Mitchell and George both work as porters in the hospital. They are just trying to earn a living and fit in doing low key jobs. However this does not come without complications. 

George was transformed into his current state after being attacked by a werewolf while on a camping trip. The person he was with died from their injuries, but George survived. At full moon George has to try to find somewhere safe to transform into the terrible beast he is cursed with.

 The old cellar at the hospital contains a Victorian isolation ward, long abandoned, but still with sturdy metal doors and locks. Georges main concern is that he doesn’t attack, and therefore pass on the curse, to anyone else. In his human form George is a gentle soul, socially a little awkward and the thought that he is capable of killing or maiming another person horrifies him.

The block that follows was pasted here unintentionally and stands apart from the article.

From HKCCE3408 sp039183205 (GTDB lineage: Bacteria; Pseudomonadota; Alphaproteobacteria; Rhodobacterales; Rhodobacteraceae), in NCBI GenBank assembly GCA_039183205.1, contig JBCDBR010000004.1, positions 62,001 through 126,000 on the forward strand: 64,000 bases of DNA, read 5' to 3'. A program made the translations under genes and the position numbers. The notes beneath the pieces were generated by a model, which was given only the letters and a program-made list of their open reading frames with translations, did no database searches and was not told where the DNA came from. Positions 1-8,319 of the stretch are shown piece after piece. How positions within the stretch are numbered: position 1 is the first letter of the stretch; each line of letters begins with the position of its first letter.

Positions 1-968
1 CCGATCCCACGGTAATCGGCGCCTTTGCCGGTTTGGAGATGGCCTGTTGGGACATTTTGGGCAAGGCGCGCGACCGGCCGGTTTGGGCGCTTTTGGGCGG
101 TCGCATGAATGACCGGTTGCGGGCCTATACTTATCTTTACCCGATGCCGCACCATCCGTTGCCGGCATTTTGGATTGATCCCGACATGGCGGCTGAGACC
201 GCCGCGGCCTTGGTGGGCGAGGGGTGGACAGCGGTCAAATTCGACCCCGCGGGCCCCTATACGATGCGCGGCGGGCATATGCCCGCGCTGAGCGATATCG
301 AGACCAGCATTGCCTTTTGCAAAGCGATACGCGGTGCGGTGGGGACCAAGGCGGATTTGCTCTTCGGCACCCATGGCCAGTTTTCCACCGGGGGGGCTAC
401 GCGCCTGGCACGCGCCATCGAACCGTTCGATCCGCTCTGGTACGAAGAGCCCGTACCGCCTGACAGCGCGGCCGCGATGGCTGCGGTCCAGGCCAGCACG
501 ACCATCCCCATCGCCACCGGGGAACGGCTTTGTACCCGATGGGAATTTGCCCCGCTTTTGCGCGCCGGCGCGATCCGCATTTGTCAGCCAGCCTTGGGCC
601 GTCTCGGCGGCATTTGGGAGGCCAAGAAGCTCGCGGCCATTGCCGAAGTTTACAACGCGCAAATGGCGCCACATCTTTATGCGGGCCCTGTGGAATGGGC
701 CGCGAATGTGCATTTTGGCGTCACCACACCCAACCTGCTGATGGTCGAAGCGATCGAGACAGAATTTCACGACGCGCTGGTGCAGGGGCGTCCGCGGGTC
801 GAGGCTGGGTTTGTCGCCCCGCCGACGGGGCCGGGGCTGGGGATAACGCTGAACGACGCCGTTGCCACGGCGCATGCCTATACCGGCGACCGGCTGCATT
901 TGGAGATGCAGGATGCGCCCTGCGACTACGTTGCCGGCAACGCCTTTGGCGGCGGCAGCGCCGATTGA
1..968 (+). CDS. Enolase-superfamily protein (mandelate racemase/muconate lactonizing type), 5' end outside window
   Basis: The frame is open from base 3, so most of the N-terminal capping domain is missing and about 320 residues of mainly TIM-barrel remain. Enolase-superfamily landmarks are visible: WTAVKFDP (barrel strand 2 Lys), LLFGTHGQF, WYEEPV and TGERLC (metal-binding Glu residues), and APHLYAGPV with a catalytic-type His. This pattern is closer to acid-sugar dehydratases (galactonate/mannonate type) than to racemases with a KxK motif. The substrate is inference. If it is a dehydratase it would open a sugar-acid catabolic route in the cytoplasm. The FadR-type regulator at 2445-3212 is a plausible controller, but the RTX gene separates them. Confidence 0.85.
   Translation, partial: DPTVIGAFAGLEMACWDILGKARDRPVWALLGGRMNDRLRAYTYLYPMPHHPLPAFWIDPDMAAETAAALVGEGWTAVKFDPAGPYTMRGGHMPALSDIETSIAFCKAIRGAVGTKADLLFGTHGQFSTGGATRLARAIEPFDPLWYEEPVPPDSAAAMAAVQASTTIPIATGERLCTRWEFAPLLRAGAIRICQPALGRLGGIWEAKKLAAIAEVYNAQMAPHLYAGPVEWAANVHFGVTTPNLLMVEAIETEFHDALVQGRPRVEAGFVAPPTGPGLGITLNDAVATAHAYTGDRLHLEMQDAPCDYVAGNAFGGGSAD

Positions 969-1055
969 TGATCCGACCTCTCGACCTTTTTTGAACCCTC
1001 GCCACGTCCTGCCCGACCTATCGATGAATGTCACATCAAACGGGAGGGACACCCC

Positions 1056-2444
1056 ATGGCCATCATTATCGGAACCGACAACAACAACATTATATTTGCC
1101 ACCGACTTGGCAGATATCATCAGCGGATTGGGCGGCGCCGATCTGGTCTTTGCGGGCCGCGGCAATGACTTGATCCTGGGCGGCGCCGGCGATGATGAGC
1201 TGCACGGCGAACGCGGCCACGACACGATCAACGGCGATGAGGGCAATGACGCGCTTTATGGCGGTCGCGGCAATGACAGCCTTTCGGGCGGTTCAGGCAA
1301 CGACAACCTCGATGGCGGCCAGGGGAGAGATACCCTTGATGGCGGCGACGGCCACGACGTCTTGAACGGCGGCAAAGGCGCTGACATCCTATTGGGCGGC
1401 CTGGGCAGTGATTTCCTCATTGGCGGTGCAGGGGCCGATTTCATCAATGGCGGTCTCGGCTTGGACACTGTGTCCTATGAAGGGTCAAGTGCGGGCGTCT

This has worked well since his friend and co-worker, Mitchell, assists him by locking him in the cell overnight during the full moon and returning to release him in the morning. However, on this particular occasion it turns out builders have moved in to start renovation work and this secure spot is no longer useable. 

George goes to Mitchell in a complete panic, and after trying to find a spot out in the countryside devoid of humans, unsuccessfully, he undergoes the transformation in the house. Mitchell and Annie sit outside on the doorstep while George completely destroys the downstairs of the house. Only a small TV that Mitchell has nursed on his lap all night, survives the terrible rage of the werewolf.